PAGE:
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New year, same City Council fights

Rochester City Council chambers.
Brian Sharp
Rochester City Council chambers.

A new year at City Council has come with fresh policy agendas, new leadership — and the continued airing of grievances.

City Council met Tuesday for its annual organizational meeting — adopting rules, electing leadership, and swearing in one new member, Bridget Monroe, representing the northwest district.

“Look, I ain't gonna sit here and play no games,” Councilmember Michael Patterson said as the conversation turned to fostering unity. “I don’t pump with y’all. Just don’t.”

“I think your worldview and how you move through this space clearly demonstrates why you are not being nominated for presidency,” Councilmember Stanley Martin retorted. “It demonstrates so much about you. And all I'm gonna say is congrats.”

Miguel Meléndez retained the president’s post, while LaShay Harris replaced Mary Lupien as vice president.

The move to elect Harris came as little surprise to those following Council. But Lupien’s loss, as well as changes to Council rules, rekindled an ongoing divide between her, Martin and Kim Smith and the rest of Council.

Lupien, representing the East District, had launched a campaign in December to keep her seat. However, no one nominated the second-term progressive stalwart for the post. And Harris, representing the South District, was able to take the title with a unanimous vote, including Lupien’s.

Vice president is a largely ceremonial position, whose only real power is replacing the president if they are unable to attend a meeting.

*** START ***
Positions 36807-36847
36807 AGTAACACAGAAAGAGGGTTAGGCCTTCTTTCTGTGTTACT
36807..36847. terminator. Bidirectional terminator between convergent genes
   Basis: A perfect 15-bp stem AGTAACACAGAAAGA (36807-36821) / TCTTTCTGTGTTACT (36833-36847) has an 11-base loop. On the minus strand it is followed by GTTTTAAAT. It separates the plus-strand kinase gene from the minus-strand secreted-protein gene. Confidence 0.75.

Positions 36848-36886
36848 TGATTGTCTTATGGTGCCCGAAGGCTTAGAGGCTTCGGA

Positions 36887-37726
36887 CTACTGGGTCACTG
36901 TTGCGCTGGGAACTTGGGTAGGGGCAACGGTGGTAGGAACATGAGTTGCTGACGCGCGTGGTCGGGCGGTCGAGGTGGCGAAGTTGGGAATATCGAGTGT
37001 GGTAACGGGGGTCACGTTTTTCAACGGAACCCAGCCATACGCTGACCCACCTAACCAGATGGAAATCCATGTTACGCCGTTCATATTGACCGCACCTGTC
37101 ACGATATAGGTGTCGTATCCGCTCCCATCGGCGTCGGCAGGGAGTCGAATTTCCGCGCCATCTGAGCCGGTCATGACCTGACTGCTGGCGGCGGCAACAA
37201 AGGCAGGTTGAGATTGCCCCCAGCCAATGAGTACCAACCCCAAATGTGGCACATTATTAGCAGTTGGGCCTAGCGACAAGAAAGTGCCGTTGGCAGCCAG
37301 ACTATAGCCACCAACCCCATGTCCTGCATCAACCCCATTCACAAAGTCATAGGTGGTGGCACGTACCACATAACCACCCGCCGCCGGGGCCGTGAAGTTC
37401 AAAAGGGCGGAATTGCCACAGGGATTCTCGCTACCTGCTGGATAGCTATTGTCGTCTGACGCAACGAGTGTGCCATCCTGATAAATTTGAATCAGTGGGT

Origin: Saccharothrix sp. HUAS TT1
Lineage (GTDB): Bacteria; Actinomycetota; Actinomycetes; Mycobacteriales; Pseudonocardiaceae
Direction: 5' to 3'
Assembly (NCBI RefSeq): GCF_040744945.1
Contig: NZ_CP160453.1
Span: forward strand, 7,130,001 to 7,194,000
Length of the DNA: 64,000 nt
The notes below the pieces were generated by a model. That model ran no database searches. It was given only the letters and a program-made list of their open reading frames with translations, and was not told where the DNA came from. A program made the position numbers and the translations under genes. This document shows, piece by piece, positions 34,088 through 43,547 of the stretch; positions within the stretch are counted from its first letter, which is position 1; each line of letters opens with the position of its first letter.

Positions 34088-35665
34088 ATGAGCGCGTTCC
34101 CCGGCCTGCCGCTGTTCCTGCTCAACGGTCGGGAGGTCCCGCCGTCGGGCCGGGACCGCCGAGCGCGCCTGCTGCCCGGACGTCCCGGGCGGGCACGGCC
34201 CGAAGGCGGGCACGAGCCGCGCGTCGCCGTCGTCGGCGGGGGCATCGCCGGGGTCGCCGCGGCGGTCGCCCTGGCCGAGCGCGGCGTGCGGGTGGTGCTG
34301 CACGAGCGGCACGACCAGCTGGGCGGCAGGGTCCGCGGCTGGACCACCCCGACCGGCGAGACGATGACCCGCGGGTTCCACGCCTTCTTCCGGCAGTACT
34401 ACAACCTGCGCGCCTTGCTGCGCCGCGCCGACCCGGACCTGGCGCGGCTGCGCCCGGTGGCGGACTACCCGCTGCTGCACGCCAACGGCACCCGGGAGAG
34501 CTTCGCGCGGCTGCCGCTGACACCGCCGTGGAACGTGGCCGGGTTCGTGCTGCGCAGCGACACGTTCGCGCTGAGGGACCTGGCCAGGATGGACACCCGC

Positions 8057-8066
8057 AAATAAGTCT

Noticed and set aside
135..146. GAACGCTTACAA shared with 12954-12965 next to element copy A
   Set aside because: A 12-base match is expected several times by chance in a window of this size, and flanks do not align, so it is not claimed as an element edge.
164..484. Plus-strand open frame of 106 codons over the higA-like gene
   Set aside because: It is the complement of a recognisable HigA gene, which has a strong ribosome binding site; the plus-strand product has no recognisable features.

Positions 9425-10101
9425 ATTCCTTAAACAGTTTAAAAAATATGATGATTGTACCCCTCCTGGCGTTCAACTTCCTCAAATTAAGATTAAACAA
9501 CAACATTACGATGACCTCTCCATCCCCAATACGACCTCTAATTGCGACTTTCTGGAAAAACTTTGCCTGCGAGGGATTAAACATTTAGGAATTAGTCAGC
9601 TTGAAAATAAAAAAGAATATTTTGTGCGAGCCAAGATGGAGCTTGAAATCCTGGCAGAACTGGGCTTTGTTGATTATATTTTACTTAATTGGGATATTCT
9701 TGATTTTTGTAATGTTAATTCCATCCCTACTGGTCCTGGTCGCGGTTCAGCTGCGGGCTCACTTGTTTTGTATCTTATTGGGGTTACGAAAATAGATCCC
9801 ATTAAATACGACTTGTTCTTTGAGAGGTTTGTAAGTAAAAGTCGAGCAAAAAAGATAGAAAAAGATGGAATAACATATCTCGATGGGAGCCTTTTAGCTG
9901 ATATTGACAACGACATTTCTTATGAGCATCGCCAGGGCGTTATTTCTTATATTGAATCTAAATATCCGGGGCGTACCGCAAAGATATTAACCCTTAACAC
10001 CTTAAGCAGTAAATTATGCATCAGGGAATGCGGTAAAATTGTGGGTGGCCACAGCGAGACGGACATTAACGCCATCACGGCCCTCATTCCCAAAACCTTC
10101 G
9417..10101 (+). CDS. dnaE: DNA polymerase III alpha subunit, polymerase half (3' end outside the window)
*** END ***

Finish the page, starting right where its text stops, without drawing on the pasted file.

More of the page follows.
Just why the divisions exist on City Council depends on which Councilmember you ask.

Lupien said it’s animosity targeted at her. Martin said it's sexism baked into the structure of the body. Meléndez pointed to a culture of infighting over political views.

Meléndez has attempted to serve as somewhat of a peacemaker in his time as president, but said his focus is advancing policy rather than seeking harmony.

“I think I’ve learned over the past two years how difficult it can be when you have nine duly-elected leaders with very different opinions,” Meléndez said.

Smith, Martin, and Lupien have long complained that they are excluded from discussions around legislation and procedure. Smith called on Melendez to answer how he would push for “consensus” and “what a just democracy should look like.”

But Patterson, who represents the Northeast District, blamed Lupien, Martin, and Smith for the division — while adding that he has no desire to work with them.

“You don’t work collaboratively or collectively with the majority of this body,” Patterson said, suggesting some or all were socialists. “And our approach to governing is different.

“I feel no obligation to defer to your opinion if the majority of the body feels otherwise,” he continued. “So, if you’d like to advance things and do things differently, I humbly suggest you start in the mirror.”

Who is responsible for discord on Council is a game of finger-pointing. But, in phone calls Wednesday, Martin, Lupien, and Meléndez all agreed that they want better discourse on Council and see the infighting as petty.

Meléndez noted personal attacks are unwarranted and called for a focus on developing legislation on critical issues, like housing, the opioid epidemic, and public safety.

“I really hope that we can put personal beef aside and start to do what we were put here for,” Martin said.

Martin cast the only vote against Meléndez for president. Smith had made a motion during the meeting to nominate Harris for the position, which Harris declined.

Smith said that the nomination was an attempt at creating unity.

Gino Fanelli is an investigative reporter who also covers City Hall. He joined the staff in 2019 by way of the Rochester Business Journal, and formerly served as a watchdog reporter for Gannett in Maryland and a stringer for the Associated Press.